Helpful Hint: Upon opening the “Assembly UnityScript” always make sure you are editing the right Script. You can switch between them all in the top left box and double clicking on the one you want. I say this because it often opens up the last one you edited rather than the one you opened. It’s weird.

Now you’ve put your first script in, try doing another one by just following the simple steps we went through. To make the act of walking have a bit more swag, let’s add a Headbobber.

You’ll find the script you need right here: http://wiki.unity3d.com/index.php?title=Headbobber

private var timer = 0.0;
var bobbingSpeed = 0.18;
var bobbingAmount = 0.2;
var midpoint = 2.0;

function Update () {
waveslice = 0.0;
horizontal = Input.GetAxis("Horizontal");
vertical = Input.GetAxis("Vertical");
if (Mathf.Abs(horizontal) == 0 && Mathf.Abs(vertical) == 0) {
timer = 0.0;
}
else {
waveslice = Mathf.Sin(timer);
timer = timer + bobbingSpeed;
if (timer > Mathf.PI * 2) {
timer = timer - (Mathf.PI * 2);
}
}
if (waveslice != 0) {
translateChange = waveslice * bobbingAmount;
totalAxes = Mathf.Abs(horizontal) + Mathf.Abs(vertical);
totalAxes = Mathf.Clamp (totalAxes, 0.0, 1.0);
translateChange = totalAxes * translateChange;
transform.localPosition.y = midpoint + translateChange;
}
else {
transform.localPosition.y = midpoint;
}
}

Just make sure to name it so you can find it, and drag it over to your “Main Camera” when you’re done.

You’re probably fed up of that bloody mouse cursor as well. Same thing as before – here’s the very simple script you’ll need to lock it to the screen (press Esc in-game to exit):

Screen.lockCursor = true;

Helpful Hint: You probably don’t want players to see the Capsule Graphic when looking down either. You can click on the arrow next to “First Person Collider” in the left column, select “Graphic” and then press delete to get rid of it. You don’t need it and players won’t see a little capsule bobbing around anymore.

Building a scene

We’re really getting somewhere now! But there’s still a lot missing. Let’s make a forest! Click on “Terrain” in the left column and then head over to the Inspector. Here you’ll see a header saying “Terrain (Script)” with a bunch of buttons in a row underneath. First off, find the one that allows us to paint the terrain texture (hover your mouse over the buttons). Click on it and then find a brush you like – the default one is fine.

Helpful Hint: There’s a free Unity Package with plenty more Terrain Assets available to download from here: http://code.google.com/p/vga-unity/downloads/detail?name=Terrain%20Assets.unitypackage Just click on “Assets” in the toolbar, then “Import Package” and then “Custom Package”. Find the “Terrain Assets” package and Import it all into your project.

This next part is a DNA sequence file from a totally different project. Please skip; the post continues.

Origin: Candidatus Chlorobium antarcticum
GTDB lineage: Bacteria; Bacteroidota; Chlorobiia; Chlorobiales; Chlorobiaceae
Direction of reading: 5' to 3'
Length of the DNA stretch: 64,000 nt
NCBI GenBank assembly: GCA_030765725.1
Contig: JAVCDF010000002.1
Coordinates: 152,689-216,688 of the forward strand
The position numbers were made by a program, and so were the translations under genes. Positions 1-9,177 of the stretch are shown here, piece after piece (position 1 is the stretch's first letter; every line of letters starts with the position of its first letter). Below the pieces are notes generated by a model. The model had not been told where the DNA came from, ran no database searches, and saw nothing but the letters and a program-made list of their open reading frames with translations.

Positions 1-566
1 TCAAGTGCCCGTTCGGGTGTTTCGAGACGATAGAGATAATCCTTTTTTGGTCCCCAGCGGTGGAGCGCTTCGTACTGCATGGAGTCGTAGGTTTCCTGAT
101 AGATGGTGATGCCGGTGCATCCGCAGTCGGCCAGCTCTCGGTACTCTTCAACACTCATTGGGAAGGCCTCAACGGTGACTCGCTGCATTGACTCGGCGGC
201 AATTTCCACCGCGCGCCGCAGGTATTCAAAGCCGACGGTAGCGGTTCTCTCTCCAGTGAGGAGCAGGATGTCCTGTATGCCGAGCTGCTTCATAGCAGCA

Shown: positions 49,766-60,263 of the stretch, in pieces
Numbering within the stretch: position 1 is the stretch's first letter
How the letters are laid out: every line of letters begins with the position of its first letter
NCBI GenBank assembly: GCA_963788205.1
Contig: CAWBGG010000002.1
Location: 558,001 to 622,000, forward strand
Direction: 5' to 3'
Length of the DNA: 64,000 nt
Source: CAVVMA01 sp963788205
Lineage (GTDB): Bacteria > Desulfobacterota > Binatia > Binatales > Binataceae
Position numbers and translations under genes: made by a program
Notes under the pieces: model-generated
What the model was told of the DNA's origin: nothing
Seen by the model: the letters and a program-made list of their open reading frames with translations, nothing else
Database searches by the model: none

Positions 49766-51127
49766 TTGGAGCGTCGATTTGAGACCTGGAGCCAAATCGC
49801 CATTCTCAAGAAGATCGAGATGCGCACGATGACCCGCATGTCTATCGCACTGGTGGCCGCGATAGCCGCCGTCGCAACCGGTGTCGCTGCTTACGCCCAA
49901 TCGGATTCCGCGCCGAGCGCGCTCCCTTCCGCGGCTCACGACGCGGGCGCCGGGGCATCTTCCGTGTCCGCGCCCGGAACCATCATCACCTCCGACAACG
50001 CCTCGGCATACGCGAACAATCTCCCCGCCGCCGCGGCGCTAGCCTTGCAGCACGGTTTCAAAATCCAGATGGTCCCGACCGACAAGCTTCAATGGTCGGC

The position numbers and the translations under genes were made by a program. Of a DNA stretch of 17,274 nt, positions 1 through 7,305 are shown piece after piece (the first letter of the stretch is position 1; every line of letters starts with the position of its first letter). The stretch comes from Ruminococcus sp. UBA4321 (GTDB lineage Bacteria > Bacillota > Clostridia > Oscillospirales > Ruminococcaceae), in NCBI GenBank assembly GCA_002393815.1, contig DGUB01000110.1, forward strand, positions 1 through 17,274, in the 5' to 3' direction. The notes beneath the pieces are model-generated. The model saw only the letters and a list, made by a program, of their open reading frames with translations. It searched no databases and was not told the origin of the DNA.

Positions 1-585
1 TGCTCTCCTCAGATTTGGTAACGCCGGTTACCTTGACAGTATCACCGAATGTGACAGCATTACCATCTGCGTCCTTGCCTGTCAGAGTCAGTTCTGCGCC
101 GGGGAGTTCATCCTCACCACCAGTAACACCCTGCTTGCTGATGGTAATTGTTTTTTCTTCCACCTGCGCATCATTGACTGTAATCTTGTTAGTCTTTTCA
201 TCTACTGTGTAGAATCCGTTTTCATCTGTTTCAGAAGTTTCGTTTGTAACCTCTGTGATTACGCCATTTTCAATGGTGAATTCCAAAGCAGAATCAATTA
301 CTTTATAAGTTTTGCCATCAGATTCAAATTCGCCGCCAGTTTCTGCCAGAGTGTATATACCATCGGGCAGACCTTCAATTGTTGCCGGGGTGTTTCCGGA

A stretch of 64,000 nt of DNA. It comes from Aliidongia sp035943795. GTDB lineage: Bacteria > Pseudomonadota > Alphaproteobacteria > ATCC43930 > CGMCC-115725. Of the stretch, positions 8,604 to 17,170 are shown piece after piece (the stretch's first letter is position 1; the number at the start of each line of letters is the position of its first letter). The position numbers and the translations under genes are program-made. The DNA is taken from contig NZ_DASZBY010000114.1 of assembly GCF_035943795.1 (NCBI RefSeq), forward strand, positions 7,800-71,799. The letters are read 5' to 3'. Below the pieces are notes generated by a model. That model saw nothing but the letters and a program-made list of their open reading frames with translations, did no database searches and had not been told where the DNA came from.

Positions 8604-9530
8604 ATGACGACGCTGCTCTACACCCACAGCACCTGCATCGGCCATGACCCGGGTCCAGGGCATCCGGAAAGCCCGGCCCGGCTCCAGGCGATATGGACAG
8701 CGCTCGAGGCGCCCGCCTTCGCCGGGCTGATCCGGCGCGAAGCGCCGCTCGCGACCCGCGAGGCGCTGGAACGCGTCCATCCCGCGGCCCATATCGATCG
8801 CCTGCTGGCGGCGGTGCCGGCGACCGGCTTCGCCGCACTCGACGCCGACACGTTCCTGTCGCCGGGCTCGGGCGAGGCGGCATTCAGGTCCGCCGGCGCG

Next go down a little further and click on “Edit Textures…” and then “Add Texure” from the dropdown menu. This will bring up a little window, in which, it will say “Splat” at the top and to the right of it another of those little circles. Click on the circle and find the texture you want for you forest floor. Double click on it, then press Add in the bottom right of that little window.

Back at the project, we can now paint that texture over our Terrain, so do that. If you want you can try raising and lowering your Terrain with the buttons on the left of that row, but it’s not necessary. We’re more interested in getting some Trees involved!

Trees aren’t quite as simple as ideally we don’t want players to walk straight through them. So, what we need to do is find the Tree we want in the middle column by clicking through “Standard Assets”, or, if you made the download suggested above, “Terrain Assets” and then clicking through to “Trees Ambient Occlusion”.

Find the tree you want and then drag it somewhere into your Scene. With it selected, click on “Component” in the toolbar, then “Physics” and then select “Capsule Collider”. This will be added to the Tree and can be fiddled with in the Inspector now. So go over to the Inspector and find the header “Capsule Collider”. All you need to do is make sure the “Radius” of the Capsule is the same as the Tree trunk, and that it is also in the centre of your Tree trunk. When you think you’ve managed to get the Capsule Collider to the same placement and Radius as your Tree, play the game and you shouldn’t be able to go through it anymore. Leave the Tree in the Scene for now.

If we want to save ourselves a job (we’re blaggers after all) then we’ll need to turn this tree into what is known as a Prefab. This is very easy to do. Simply click the “Create” button in the middle column and select Prefab. Name it something that you’ll recognise as your tree (for your same-tree forest). Done that? Great. Now all you have to do is grab the tree that you created a second ago and drop it into this Prefab.